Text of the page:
The great debate
Pitches are the lifeblood of the industry. We know it, and more importantly clients know it. At a time when we have seen a raft of major businesses being centralised or bought out, it becomes ever more vital for Scottish agencies to ensure that they get their fair share of any business that comes up for grabs. Yet research published in The Drum suggests that 70 per cent of clients believe that design agencies should not be paid to pitch. I’m sure that there would be a similar percentage if they were asked the same about creative agencies or media independents.
For many years, agencies have talked about the need to be paid to pitch. After all, pitching places a huge strain on the day to day running of an agency as existing retained business takes priority. No marketing director will tolerate a fall away in service on the basis that the agency is pitching for an account that may or may not result in a stretching of the resources he is used to taking advantage of.
Therefore, out of necessity a lot of new business activity takes place outside normal working hours into the nights and at weekends. Add in the costs of creating the ‘Big Idea’, sourcing research, and materials and a major pitch can cost many thousands of pounds. Yet, even in a climate of shrinking margins, the idea of being paid to pitch has never received widespread support. Why is this?
There’s no simple answer as the spread of business is so wide ranging from the Public Sector to PLCs and SMEs and everyone will have their own view on the matter. However, one could speculate that opinions would fall into one of the following categories:
‘My brand is prestigious; any agency will jump through hoops just to get on the pitch list’
‘Agencies make enough money anyway without me paying them just to pitch’
So are we wrong to demand a fee? A lot of agency opinion is coloured by bitter experience. Any seasoned practitioner can wheel out stories of carve ups, non pitches and the like. As so called intelligent people with considerable egos who value their craft, no-one likes to feel that they are undervalued or are being taken for a ride.
For example, I can recall a travel account many years ago that used to come up for pitch on a regular basis. The ‘long list’ of twenty eight agencies was whittled down to a ‘short list’ of twelve. As the account was worth well over £1million, everyone who was anyone was in for it. Yet it never ever moved. In fact, the final straw for our agency was when, after being told that we had once again been unsuccessful, our creative work was subsequently used in the client’s Christmas campaign that year.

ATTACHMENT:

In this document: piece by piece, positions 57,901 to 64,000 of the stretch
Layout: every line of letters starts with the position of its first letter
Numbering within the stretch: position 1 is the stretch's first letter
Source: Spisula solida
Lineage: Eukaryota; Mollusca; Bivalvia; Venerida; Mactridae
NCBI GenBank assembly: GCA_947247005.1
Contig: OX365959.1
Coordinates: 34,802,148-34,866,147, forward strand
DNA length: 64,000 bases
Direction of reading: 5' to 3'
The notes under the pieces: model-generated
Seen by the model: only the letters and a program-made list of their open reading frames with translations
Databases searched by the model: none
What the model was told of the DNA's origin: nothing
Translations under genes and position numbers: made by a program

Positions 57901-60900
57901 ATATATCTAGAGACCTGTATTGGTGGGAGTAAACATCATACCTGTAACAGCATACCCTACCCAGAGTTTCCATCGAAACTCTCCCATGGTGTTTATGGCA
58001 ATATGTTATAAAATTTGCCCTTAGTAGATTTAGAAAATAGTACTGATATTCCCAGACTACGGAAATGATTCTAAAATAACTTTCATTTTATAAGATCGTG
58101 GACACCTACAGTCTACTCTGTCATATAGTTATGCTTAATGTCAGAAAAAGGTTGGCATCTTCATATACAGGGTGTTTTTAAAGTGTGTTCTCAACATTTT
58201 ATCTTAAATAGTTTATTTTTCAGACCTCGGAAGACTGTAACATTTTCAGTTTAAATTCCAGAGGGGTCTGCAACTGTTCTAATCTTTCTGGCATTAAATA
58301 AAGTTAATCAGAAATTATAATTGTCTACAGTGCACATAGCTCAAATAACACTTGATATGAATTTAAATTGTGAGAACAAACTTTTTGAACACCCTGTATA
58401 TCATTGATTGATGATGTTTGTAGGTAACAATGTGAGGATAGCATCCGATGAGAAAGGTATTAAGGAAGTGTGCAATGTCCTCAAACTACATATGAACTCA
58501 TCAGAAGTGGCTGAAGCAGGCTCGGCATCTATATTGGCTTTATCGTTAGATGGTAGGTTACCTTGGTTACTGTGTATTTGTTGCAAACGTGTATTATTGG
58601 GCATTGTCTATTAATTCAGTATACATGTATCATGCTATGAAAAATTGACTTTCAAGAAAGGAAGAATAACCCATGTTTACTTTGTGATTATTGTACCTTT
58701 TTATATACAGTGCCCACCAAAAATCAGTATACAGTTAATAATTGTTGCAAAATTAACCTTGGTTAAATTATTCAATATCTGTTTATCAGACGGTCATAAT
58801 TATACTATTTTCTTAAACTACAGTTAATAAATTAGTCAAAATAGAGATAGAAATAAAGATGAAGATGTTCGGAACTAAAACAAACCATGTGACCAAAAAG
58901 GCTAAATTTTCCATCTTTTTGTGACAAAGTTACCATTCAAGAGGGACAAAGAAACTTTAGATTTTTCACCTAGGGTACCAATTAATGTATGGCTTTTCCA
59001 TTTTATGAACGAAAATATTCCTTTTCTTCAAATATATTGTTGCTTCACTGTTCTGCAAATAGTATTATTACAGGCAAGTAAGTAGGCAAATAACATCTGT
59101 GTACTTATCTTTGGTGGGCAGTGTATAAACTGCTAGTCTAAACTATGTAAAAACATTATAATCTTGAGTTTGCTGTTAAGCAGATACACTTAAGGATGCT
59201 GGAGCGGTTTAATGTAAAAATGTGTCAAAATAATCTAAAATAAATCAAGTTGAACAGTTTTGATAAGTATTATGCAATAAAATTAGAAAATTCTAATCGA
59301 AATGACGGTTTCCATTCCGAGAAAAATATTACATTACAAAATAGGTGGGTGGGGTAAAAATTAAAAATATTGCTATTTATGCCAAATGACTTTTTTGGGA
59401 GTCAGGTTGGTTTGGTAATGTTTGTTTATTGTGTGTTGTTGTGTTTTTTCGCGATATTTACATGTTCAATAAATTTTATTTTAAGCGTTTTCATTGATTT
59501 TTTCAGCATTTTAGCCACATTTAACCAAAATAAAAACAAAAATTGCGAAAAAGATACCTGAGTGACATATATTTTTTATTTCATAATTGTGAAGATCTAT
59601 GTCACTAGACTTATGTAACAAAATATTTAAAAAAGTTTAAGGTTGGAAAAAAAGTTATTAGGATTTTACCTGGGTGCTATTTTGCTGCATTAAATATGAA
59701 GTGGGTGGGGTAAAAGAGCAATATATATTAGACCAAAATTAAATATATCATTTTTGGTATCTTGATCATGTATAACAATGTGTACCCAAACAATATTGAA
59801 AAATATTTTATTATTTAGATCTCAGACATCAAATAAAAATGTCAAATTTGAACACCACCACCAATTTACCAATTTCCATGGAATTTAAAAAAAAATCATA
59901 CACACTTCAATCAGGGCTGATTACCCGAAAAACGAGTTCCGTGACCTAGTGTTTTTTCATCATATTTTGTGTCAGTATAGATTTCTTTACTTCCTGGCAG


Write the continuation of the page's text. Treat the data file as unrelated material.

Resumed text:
Fortunately, this is an extreme example but there is probably nothing quite so galling as to find that there was never any intention to move the account and that the whole process was an exercise in harvesting ideas for free.
There again, there will be few of us out there who have not benefited at some stage from having the account ‘in the bag’ before the pitch process starts, so the process probably evens out over time.
To combat this, even a nominal fee would demonstrate commitment and immediately command respect from prospective agencies.
Is there an alternative such as a standardised pitch process? Many clients already use key principles that would meet the approval of everybody if universally followed:
Deciding whether a pitch is required or not
Some consider it good practice to have regular reviews to see what’s out there, check costs, and keep the incumbent on their toes. In the Public Sector, statutory reviews generally take place regardless of agency performance and campaign effectiveness.
That’s fair enough but the best client/agency partnerships tend to evolve through mutual understanding and trust over time. Great campaigns invariably follow.
Regular internal performance reviews can ensure that any conflict issues can be nipped in the bud. Costs can be checked and transparency between client and agency can allay concerns.
In any case, pitching purely on the basis of reducing costs requires a clear understanding of the relationship between bottom line costs, value, and effectiveness. Screwing an agency down may look good but there may well be a hidden price to pay in delivery.
Therefore, the hassle of an agency pitch process does not have to be addressed regularly unless there are sound marketing reasons, such as underperformance or a need for a different strategic approach.
Selecting the pitch list
Pitch lists can be haphazard dependent on which new business director happens to call at the most opportune moment. Yet a bit of research can identify companies that might be a good fit. By selecting appropriate companies and giving them detailed briefings it is more likely that good presentations will be delivered.
No more than five companies need to pitch, and if the incumbent is definitely going to be sacked, there is no need to prolong the agony by asking them to represent!
Much of the disharmony following a failed pitch lies in speculation as to why the agency was unsuccessful. Again some clients are very diligent about explaining their decisions but these tend to be in the minority. It is only fair that there should be feedback for agencies that have put blood, sweat and tears into their submissions so that they can improve their offering in the future.
Will everybody follow the above guidelines? No.
Will clients accept pitch fees as standard practice? No.
Why not? Because as an industry we never stick together to make a stand. There will always be somebody out there prepared to break ranks to try and steal a march on their rivals, so I guess we’re just our own worst enemies.